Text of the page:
DESPITE remaining in the unknown of football’s temporary absence, Draft Central is set to ramp up its draft analysis with another new prospect-focussed series, Marquee Matchups. We take a look at some of the high-end head-to-head battles which look likely to take place as the class of 2020 eventually takes the field, comparing pairs of draft hopefuls to help preview who may come out on top.
The pair next under the microscope – Tasmania’s Oliver Davis and Swan Districts’ Zane Trew – make up two of the most promising inside midfielders in this year’s cohort. Both are incredibly tough and consistent, able to prise the ball out at stoppages and set their sides on the front foot from midfield. Ironically, they lined up on the same side during last year’s fixture between Australia’s Under 17s and New Zealand, both impressing through the engine room rotation. In 2020, they will inevitably meet during the proposed Under 18 National Championships, with Davis a leader among the Allies group, and Trew an important cog for Western Australia.
Davis enjoyed a stellar, largely uninterrupted run for his state in its inaugural full-time NAB League campaign, running out 13 times for an average of 22 disposals. He also broke through for a maiden Allies Under 18 appearance, picking up 10 touches against Vic Country on home turf. On the other hand, Trew suffered some bad luck on the injury front to be restricted to just three WAFL Colts games, but impressed in each. He also missed WA’s Under 18 campaign as a result, but is as professional as any current prospect and should be raring to go this year.
Without further ado, get up to speed with how the two match up in terms of their form to date, strengths, improvements, and what has already been said about their performances in our scouting notes.
2019 PRESEASON TESTING RESULTS
STANDING VERTICAL JUMP
Davis – 56cm
Trew – 60cm
RUNNING VERTICAL JUMP (R/L)
Davis – 71cm/68cm
Trew – 76cm/73cm
Davis – 3.11 seconds
Trew – 3.11 seconds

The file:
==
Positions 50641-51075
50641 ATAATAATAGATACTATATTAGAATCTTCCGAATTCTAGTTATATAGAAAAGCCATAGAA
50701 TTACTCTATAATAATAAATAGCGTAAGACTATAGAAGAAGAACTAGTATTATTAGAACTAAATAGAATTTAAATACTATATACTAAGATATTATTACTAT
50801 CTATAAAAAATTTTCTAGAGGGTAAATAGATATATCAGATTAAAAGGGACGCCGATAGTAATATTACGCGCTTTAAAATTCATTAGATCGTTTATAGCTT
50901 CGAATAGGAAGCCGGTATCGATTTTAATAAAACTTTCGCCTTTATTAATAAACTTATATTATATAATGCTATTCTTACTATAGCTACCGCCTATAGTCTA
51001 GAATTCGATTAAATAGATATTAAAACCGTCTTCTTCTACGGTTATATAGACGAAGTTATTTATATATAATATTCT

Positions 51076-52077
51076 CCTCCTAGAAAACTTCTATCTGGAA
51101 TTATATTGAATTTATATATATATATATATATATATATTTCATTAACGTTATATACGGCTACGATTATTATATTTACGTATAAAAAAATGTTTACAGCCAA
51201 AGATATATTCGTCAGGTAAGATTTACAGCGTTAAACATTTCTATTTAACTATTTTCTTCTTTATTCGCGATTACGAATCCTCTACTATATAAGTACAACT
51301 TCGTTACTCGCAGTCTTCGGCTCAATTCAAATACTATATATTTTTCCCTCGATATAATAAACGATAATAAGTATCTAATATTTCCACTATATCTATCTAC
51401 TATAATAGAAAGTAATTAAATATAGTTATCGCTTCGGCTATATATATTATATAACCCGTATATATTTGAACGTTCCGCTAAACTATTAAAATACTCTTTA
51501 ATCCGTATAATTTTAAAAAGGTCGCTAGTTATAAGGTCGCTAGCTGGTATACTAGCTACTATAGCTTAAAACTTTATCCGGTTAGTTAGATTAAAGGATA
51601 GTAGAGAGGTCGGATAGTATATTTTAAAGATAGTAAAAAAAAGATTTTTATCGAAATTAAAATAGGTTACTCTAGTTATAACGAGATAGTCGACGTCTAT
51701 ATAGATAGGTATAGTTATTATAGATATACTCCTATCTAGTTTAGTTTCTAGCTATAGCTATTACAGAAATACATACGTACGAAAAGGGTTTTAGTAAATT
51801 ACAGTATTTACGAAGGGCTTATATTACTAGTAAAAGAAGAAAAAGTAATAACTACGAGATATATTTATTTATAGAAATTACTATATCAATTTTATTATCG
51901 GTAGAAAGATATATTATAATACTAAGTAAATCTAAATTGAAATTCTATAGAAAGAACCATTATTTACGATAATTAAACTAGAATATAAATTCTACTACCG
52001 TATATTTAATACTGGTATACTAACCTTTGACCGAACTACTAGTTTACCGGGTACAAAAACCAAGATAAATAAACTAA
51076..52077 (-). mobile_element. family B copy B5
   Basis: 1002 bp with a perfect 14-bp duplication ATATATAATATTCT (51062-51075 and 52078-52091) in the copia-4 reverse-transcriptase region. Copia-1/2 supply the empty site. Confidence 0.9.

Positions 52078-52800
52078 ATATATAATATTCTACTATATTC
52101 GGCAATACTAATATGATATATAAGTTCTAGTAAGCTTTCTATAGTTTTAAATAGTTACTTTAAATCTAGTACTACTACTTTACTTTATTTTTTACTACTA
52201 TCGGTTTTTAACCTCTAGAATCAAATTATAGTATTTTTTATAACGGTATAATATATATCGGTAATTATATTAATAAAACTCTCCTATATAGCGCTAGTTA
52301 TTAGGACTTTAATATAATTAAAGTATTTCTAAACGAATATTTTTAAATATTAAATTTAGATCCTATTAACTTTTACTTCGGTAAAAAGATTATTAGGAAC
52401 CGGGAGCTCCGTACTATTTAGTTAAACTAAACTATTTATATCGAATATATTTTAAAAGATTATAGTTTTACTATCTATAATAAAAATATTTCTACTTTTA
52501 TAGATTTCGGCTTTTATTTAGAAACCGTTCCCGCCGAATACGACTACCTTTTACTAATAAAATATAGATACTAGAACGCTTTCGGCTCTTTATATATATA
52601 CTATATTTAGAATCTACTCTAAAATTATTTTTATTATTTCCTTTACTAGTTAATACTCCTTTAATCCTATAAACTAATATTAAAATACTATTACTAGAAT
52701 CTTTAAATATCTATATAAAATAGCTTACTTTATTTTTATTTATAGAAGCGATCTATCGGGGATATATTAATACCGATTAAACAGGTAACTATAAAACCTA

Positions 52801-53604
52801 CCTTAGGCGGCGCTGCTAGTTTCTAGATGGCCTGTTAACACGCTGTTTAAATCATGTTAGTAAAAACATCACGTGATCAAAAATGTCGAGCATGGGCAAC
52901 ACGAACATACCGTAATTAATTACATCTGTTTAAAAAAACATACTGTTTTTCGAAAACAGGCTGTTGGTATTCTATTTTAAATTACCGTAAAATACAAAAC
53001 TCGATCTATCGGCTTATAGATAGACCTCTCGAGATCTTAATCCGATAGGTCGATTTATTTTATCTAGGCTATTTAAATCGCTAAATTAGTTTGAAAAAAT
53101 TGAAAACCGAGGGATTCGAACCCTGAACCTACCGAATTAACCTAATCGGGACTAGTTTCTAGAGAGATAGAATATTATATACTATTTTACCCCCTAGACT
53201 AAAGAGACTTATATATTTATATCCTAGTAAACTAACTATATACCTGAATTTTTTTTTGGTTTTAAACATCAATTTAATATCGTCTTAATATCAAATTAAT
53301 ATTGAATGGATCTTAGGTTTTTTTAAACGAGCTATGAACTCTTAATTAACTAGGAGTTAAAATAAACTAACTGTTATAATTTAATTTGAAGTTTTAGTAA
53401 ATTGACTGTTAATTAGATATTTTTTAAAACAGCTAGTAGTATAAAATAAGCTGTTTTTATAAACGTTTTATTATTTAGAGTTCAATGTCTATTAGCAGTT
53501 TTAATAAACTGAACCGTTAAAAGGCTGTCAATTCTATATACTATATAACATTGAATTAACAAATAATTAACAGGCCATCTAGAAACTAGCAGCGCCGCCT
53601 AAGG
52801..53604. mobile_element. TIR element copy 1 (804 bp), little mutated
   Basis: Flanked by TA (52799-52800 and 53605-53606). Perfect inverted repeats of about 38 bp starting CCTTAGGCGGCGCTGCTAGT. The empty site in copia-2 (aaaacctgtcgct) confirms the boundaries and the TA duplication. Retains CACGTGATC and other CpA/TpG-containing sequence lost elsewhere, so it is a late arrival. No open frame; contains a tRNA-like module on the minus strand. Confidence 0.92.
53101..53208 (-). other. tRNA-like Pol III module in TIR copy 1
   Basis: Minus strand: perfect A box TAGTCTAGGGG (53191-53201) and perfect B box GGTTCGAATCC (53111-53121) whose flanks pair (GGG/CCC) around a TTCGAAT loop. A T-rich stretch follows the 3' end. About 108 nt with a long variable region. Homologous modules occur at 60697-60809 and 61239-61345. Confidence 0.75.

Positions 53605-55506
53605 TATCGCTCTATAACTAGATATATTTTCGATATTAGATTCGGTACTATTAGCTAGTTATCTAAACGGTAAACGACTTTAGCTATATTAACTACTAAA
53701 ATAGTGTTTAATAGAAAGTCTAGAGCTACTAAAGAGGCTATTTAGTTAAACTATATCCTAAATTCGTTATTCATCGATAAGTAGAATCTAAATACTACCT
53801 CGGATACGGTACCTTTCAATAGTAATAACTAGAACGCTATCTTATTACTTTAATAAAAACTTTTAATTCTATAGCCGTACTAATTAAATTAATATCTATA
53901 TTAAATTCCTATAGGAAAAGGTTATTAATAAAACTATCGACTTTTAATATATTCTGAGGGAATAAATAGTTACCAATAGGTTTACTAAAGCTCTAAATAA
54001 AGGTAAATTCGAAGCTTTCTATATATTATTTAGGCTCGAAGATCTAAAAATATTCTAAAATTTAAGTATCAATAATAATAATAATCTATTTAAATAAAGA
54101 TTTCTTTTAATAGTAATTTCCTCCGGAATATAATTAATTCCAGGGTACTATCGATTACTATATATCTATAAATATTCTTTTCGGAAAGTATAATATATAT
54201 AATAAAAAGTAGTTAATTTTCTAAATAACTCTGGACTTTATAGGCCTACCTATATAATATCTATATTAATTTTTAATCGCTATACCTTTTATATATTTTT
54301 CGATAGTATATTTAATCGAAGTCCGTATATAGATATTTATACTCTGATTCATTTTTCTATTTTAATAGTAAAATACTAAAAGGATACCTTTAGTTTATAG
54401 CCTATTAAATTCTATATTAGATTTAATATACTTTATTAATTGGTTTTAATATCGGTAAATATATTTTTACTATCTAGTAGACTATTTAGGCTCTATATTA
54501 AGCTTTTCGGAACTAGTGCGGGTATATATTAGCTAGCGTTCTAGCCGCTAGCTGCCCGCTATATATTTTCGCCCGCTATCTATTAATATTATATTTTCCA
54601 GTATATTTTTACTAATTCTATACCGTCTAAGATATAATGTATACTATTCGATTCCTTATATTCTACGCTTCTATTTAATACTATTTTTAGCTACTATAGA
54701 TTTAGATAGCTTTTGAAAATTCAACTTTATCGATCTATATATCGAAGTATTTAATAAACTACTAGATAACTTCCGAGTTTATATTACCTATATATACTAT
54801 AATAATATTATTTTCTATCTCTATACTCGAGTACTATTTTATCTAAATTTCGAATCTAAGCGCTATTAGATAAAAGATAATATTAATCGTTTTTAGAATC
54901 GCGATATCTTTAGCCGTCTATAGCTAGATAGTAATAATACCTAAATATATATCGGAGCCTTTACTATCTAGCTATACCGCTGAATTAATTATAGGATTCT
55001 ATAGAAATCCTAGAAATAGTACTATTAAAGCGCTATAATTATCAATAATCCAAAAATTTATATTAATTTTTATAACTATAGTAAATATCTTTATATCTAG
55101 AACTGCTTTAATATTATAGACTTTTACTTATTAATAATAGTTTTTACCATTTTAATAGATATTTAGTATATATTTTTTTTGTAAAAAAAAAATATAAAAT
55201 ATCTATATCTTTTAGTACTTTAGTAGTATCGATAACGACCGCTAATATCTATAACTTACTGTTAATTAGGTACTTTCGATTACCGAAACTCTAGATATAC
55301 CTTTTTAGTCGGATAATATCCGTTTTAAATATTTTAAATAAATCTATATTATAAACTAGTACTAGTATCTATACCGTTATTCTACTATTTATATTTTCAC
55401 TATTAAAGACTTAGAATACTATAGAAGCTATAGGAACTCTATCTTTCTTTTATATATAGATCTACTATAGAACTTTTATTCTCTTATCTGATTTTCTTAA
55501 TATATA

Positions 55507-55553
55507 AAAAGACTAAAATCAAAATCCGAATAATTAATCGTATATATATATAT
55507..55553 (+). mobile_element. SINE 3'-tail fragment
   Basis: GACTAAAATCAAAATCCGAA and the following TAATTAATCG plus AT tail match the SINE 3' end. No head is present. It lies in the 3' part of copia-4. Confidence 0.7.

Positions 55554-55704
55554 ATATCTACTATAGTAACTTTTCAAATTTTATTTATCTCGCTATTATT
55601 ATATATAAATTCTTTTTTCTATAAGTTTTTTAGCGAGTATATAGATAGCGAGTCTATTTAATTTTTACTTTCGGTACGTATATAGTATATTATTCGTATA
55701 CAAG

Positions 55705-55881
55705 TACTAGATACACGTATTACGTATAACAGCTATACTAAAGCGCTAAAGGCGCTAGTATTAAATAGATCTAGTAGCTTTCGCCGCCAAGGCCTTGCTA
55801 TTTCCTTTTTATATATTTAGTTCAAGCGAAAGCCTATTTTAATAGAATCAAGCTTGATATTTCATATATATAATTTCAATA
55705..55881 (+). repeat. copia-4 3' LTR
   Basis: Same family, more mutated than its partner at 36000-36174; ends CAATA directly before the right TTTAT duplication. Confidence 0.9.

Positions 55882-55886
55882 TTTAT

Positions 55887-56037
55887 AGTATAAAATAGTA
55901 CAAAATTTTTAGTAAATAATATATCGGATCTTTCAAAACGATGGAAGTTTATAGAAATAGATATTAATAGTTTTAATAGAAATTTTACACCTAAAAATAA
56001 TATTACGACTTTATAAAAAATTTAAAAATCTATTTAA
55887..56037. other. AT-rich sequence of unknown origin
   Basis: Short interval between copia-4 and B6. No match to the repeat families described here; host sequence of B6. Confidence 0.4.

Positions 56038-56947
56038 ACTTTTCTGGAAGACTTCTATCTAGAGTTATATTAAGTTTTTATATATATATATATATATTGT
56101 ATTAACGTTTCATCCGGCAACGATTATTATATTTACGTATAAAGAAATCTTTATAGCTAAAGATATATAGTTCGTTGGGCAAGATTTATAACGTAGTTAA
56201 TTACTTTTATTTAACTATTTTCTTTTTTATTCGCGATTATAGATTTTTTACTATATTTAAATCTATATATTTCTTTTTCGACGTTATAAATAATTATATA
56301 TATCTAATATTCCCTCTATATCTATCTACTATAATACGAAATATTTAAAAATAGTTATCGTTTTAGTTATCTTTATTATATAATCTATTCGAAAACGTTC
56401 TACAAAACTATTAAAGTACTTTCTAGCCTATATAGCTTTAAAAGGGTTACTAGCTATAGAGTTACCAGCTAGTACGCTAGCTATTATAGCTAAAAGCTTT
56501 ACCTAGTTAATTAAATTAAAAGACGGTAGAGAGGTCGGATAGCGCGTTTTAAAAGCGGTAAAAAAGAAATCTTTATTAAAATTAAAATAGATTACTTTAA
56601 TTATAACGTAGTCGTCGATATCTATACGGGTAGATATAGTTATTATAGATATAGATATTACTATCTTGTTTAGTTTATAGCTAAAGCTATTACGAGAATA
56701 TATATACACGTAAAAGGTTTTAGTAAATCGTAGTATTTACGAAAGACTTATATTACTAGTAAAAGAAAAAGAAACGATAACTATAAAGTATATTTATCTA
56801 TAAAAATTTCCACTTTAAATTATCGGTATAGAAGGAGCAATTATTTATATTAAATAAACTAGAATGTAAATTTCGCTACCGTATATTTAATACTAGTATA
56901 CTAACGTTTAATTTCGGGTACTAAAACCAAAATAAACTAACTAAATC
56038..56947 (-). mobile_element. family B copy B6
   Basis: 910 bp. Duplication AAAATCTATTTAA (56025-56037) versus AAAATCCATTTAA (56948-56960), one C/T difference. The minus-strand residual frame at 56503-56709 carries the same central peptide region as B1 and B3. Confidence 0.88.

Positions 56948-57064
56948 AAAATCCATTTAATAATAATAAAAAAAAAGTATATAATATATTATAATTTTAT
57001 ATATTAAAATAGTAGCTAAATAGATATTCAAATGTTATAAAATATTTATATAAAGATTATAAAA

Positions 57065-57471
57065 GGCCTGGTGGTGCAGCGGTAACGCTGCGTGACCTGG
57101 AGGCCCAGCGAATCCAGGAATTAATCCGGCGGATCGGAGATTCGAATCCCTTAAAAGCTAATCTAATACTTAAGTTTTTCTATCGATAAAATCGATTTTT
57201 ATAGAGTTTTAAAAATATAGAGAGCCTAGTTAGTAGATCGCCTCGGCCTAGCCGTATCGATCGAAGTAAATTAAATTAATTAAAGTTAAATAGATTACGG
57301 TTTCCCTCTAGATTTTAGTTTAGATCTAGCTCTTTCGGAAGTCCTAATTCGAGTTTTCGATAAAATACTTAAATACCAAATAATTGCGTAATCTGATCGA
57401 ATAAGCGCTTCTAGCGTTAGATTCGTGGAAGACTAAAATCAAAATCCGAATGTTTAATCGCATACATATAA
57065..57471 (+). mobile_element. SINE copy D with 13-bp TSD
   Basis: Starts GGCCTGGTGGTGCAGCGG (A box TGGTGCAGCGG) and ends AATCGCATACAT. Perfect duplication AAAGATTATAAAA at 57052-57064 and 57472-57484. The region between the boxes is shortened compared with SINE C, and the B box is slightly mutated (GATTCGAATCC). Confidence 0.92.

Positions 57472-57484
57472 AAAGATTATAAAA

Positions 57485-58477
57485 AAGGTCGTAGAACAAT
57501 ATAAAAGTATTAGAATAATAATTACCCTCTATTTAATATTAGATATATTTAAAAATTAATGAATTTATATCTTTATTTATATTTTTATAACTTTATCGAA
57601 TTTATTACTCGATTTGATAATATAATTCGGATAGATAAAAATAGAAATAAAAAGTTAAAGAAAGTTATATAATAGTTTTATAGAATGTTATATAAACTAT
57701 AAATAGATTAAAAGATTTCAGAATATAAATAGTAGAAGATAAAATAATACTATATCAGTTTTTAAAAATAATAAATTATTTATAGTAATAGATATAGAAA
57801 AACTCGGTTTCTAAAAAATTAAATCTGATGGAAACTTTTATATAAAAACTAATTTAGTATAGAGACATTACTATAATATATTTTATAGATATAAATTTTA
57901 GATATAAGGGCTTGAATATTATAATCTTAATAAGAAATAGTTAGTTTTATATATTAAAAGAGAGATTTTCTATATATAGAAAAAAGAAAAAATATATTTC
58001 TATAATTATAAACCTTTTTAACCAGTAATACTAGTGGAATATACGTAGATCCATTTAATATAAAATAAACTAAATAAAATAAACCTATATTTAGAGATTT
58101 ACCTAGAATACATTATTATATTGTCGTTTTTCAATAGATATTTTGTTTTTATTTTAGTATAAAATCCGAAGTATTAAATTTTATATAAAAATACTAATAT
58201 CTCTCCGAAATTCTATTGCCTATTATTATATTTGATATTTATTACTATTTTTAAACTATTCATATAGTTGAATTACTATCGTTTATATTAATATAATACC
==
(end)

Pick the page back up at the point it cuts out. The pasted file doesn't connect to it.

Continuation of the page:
Davis – 8.29 seconds
Trew – 8.66 seconds
Davis – 20.3
Trew – 20.8
Strength is one key athletic area which is difficult to measure in these tests, but both manage to show it on-field. In these parameters, their respective results match up to those typical of inside midfielders; boasting agility good enough to see them slip out of congestion, power in their legs which translates to the solid jumping results, and not an overly large helping of speed. The two broke dead-even over 20 metres, and will look to improve their explosive burst over the course of 2020. Trew’s yo-yo test score of 20.8 is understandable considering the amount of time he spent on the sidelines in 2019, but both players should look to really boost that number to better suit their position at the next level.
>> PRESEASON TESTING RESULTS:
2019 NAB League
13 games | 22.0 disposals | 2.4 marks | 7.8 tackles | 5.4 clearances | 5.1 inside 50s | 1.6 rebound 50s | 0.1 goals (1)
2019 WAFL Colts
3 games | 29 disposals | 2.3 marks | 7 tackles | 2.3 inside 50s | 0.3 goals (1)
It is quite tough to take a hell of a lot away from numbers over such a wide gap in games, but the similarities are evident between these two players in the data provided.
Davis was a figure of consistency as a bottom-ager, moving through midfield as the Devils’ primary ball winner and main contested asset. His 22-disposal average can attest to that, along with averages of 7.8 tackles, 5.4 clearances, and 5.1 inside 50s. It goes to show that a lot of his possessions come at the coalface, with long kicks his outlet of choice.
Trew is a touch different in the sense that he extracts more significantly via hand, but his ball winning ability is just as prominent as he boasts a higher average across three games – largely thanks to a 40-disposal performance which we will get to later. The West Australian’s numbers stack up well across the board, and display the same contested strength as Davis.
2019 NAB League Round 8 vs. Dandenong
9 inside 50s
2019 WAFL Colts Round 3 vs. Perth
4 inside 50s
Both prospects put their accumulative value on full show in our chosen performances, racking up game-high numbers and respective personal-bests for 2019 in terms of disposals.